Anita White won’t let the band formally known as Lady Antebellum “erase” her without a fight.
The Black Seattle blues singer has been performing as Lady A for more than 20 years, long before the country trio announced they were changing their name to Lady A as “Antebellum” has associations with slavery. But this week, the band sued White over the stage name and the irony isn’t lost on the 61-year-old artist.
“They claim to be allies and that they wanted to change their name out of the racist connotation, and then they sue a Black woman for the new name,” White told Rolling Stone. While she recognized Lady A wanted to shed racist undertones “to do so by taking the name on which I, a black woman, have built my career in the music industry for over 20 years is ironic.”
A spokesperson for the band told Yahoo Entertainment earlier this week they aren’t “asking anything of Anita White,” but are merely suing to share the name. That’s not how White sees it.
“They want to change the narrative by minimizing my voice, by belittling me and by not telling the entire truth,” she explained. “I don’t think of myself as a victim, but I’ve worked too long and too hard to just walk away and say I’ll share the name with them. They want to appropriate something I used for decades. Just because I don’t have 40 million fans or $40 million, that should not matter.”
According to White, she made it clear to the band from the beginning she didn’t think “coexistence would work.” White says her music has already been impacted by the band’s name change.
“They said they were going to do their best efforts at insuring that my name could stay out in the forefront [with SEO and streaming services]. Before them, my name was under theirs; I could find myself easily, no problem. Now you can’t find me anywhere, so their ability to keep their word was false,” she claimed. “Their best efforts were hollow; they didn’t mean what they said. Otherwise, I wouldn’t have been erased. I have new fans sending me emails asking how to get my music because they can’t find me anywhere.”
In June, it appeared as if both sides were coming to some sort of agreement as the band posted a photo on Instagram of everyone looking happy on a Zoom call, with the caption, “Transparent, honest, and authentic conversations were had.”
According to White, the call with Hillary Scott, Dave Haywood and Charles Kelley, who make up the Grammy-winning trio, wasn’t productive, as she maintained “coexistence wouldn’t work” and they didn’t seem open to other options.
“They came back with their agreement, which didn’t address my concerns, and I knew what they wanted. They wanted a story that showed us getting along,” she said. “They wanted me to make them look good in the eyes of the public, and that’s why that Zoom call was so important to them. It wasn’t important to me. I went along with it figuring maybe they’d keep at their word, but that didn’t happen.”
White feels her only option is to rebrand.
This week, White sent a revised settlement offer to the band seeking financial compensation for the first time. She asked for $10 million, which she told Rolling Stone would have been split between herself and donations to Black Lives Matter, a charity for seniors and youth in Seattle and musicians in need of legal counsel. The band responded with their lawsuit, calling White’s financial demands “exorbitant” and noted that “prior to 2020, White did not challenge, in any way, Plaintiffs’ open, obvious, and widespread nationwide and international use of the Lady A mark.” The country group has had a trademark on Lady A since 2010.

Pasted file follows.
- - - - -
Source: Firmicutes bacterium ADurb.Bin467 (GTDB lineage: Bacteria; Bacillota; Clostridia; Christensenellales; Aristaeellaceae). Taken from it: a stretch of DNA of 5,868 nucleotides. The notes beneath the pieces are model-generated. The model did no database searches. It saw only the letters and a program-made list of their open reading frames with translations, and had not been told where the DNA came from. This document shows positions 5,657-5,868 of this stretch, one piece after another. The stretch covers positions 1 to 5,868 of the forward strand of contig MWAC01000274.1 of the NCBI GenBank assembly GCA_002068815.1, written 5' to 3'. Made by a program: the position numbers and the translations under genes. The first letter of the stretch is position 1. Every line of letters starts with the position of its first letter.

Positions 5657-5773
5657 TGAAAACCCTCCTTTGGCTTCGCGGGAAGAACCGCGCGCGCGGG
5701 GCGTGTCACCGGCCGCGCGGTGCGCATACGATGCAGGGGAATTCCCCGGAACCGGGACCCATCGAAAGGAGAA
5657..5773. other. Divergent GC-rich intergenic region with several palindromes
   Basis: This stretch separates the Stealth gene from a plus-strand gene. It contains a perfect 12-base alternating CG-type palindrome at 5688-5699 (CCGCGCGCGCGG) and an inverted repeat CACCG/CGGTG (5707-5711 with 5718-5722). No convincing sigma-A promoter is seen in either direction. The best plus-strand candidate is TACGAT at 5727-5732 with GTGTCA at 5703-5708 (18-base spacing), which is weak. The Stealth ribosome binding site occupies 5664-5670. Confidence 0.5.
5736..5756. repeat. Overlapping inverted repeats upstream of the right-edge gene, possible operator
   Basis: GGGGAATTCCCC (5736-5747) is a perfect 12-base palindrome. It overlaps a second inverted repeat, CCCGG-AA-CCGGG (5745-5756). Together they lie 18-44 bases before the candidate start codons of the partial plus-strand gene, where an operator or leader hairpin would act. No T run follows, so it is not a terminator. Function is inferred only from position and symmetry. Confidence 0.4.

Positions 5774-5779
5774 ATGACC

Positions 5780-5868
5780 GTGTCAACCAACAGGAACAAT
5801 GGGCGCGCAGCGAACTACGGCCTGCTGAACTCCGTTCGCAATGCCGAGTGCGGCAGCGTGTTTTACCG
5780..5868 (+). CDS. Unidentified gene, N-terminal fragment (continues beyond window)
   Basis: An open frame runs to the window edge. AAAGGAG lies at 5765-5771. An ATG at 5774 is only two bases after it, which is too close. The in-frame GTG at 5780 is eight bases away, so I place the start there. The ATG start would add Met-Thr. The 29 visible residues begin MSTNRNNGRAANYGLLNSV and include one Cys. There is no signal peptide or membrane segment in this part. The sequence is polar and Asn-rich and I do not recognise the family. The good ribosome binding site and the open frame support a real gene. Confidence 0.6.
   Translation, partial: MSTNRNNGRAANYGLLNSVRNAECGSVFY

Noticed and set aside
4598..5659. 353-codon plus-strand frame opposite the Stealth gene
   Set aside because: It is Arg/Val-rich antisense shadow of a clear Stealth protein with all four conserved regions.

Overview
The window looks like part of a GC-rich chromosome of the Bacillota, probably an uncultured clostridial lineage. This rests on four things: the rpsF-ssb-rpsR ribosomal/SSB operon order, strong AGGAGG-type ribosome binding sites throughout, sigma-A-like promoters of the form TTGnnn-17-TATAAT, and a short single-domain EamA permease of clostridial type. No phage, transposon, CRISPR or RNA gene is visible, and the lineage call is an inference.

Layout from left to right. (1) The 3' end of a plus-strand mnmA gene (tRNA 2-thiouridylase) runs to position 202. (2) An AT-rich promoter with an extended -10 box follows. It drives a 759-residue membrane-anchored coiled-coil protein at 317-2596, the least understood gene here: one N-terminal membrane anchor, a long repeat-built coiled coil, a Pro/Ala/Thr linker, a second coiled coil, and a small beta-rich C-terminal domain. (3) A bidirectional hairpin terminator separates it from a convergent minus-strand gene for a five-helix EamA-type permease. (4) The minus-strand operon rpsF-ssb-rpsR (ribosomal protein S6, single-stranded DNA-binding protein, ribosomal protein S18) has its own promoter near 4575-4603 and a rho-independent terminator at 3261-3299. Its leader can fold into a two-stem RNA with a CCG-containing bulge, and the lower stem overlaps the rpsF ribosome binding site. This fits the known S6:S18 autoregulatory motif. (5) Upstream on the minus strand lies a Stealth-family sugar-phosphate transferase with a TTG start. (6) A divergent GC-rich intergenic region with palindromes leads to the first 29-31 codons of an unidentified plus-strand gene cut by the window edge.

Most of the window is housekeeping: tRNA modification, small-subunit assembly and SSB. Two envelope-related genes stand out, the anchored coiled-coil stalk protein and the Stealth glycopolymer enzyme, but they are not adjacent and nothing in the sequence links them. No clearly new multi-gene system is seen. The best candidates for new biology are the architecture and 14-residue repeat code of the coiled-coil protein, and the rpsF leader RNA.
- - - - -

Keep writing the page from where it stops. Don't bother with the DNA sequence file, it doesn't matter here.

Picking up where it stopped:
“They tell a story that I asked for $10 million, but they didn’t tell the true story, and they didn’t say why I did it. I saw this wasn’t going anywhere and they erased me. So what do you think I’m going to do? I have to rebrand myself. I don’t want to have to share a name with you. And you shouldn’t be allowed to just get a slap on the wrist. I wanted my name,” White emphasized. “I should not have to bend to their will because they’ve got money.”
White thinks the group is trying to make her “look bad” and that she’s “just out for the money.”
“I didn’t need their money before,” White explained. “My life was happy before I met them. I do community work. You need to understand if you’re going to be an ally, you need to speak up bravely about what is going on. And if they’re saying they’re an ally, they are lying to the American public.”
White also scoffed at the idea of Lady A’s trademark argument, noting that’s the epitome of “white privilege.”
“I was Lady A for 30 years, regardless of whether I have a trademark. This is what kills me about white privilege. Their advantages let them do whatever it is they want to do. They have people in their camp to go out and get these trademarks. I never had that. I managed myself, I booked myself, I put my brand name out there,” she explained, adding, “‘Lady A’has been tattooed on my shoulder for over 20 years.”
“Am I an angry black woman? I’m angry because of the lack of consideration for me and my people,” White continued. “Like I said, this isn’t just about me. I didn’t ask for that money just for me. If I give up my name or share my name, I’d be a sellout to my people.”
White concluded by telling the country band to change their name if they are truly allies of the Black Lives Matter movement.
“If they are in fact allies, they have the resources, they have the money, they can change their name. It wouldn’t cost them a dime,” she said. “We have to remember the reason for the name change. If that wasn’t the true reason for the name change, none of this makes sense.”
Watch — Lady A, formerly Lady Antebellum, files lawsuit against blues singer with same name:
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